Thursday, March 12, 2015

BOOK REVIEW: Crave the Rose by Karen Kincy

4.75 Stars

Bram Winterbourne is an Irish nouveau riche boy studying at Oxford. Or failing at Oxford might be more apropos. Bram has a little problem that’s interfering with his advanced studies.  But that doesn’t stop him from falling in love at first sight with the tattooed American beauty Cassia Santos studying botany abroad.

The first portion entitled “Before” sets the stage for the dynamics between Bram and Cassia’s seemingly fated relationship. 
“‘We seem to be inevitable.’” — Bram
This initial section (included as part of the sample) is more plot driven than character driven in contrast to the remaining bulk of the story entitled "After," which really captures the depth of the romance.

From there, Bram and Cassia’s real love story takes off. Or more accurately and descriptively, it flies ahead of them while at the same time struggling to get off the ground. Neither Bram nor Cassia (especially Cassia) are prepared for the feelings that develop between them, and they aren’t necessarily at a time and place yet alone state of mind to deal with them. But yet there they are and neither the couple nor the reader can turn a blind eye to it. This is a story about finding love when you weren’t looking or even willing to take a chance on it.

This is also a story where the setting contributes to the tone while mimicking the state of the characters. The crumbling Wolfenwold Hall and the corresponding neglected gardens reflect Bram and Cassia’s broken state of existence. Atmosphere is key, even present in the love scenes.

Bram exudes charm and vulnerability all at the same time. He’ll remind you more of a damaged hero from classic literature than a contemporary heartthrob book-boyfriend, and I found that a refreshing change of pace. But, make no mistake; Bram still makes the book boyfriend cut. He’s sweet, fragile, and struggling to stay in control.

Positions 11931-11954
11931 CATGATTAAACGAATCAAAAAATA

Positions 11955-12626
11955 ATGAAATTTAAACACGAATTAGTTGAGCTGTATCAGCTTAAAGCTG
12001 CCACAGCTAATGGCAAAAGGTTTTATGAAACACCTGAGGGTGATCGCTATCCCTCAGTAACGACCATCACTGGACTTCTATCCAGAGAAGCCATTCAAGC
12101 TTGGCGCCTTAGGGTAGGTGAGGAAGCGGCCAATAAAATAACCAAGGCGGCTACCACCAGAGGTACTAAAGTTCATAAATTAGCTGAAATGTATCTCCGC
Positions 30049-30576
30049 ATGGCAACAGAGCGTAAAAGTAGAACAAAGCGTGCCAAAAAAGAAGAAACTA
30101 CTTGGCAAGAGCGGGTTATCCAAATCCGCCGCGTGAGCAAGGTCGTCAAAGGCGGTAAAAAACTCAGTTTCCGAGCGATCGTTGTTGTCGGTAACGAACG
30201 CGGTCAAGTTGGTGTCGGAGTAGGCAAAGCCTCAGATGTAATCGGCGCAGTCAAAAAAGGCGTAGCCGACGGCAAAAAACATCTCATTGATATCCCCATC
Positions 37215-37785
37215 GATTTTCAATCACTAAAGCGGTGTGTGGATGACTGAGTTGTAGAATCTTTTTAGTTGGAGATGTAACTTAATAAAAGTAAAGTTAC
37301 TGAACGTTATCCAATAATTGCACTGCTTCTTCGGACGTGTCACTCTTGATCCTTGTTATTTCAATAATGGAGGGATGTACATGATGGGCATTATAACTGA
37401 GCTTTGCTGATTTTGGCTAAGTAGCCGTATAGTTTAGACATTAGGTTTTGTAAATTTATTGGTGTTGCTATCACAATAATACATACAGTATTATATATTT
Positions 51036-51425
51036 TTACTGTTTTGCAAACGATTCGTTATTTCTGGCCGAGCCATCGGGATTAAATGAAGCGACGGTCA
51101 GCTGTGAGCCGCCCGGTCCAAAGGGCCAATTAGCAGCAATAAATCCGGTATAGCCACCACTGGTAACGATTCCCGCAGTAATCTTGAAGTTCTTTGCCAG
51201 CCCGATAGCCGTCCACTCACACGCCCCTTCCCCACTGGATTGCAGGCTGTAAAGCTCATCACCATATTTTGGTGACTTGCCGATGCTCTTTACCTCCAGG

Cassia—sometimes I wanted to shake her, other times I felt bad for her for the way she guilted and shamed herself.  At places (particularly the beginning and the end) I craved a little more development on her part to truly understand the real Cassia. This is where a little more background on her life before Oxford and her family might have been beneficial.

He’s broken physically; she’s broken emotionally/psychologically broken, and as their relationship, partnership, progresses it’s hard not to root for them to heal and be together.  
“I’m already wet and aching for him. I would die to see him glistening with his own cum, but I would live to feel him inside me.” — Cassia
The overall tone of the book blends melancholy with sensuality while allowing love to seep through. Though the mood is at times peppered with sadness and a sense of failure, it avoids the contemporary device of angst.

Though a part of me craved an epilogue for just a little more of Bram and Cassia down the road, at the same time it felt like it ended at a fitting place and on a positive vibe.

Crave the Rose is a captivating stand-alone new adult romance told via dual first person point of view.

*Read the blog's character interview with Bram and Cassia: HERE*

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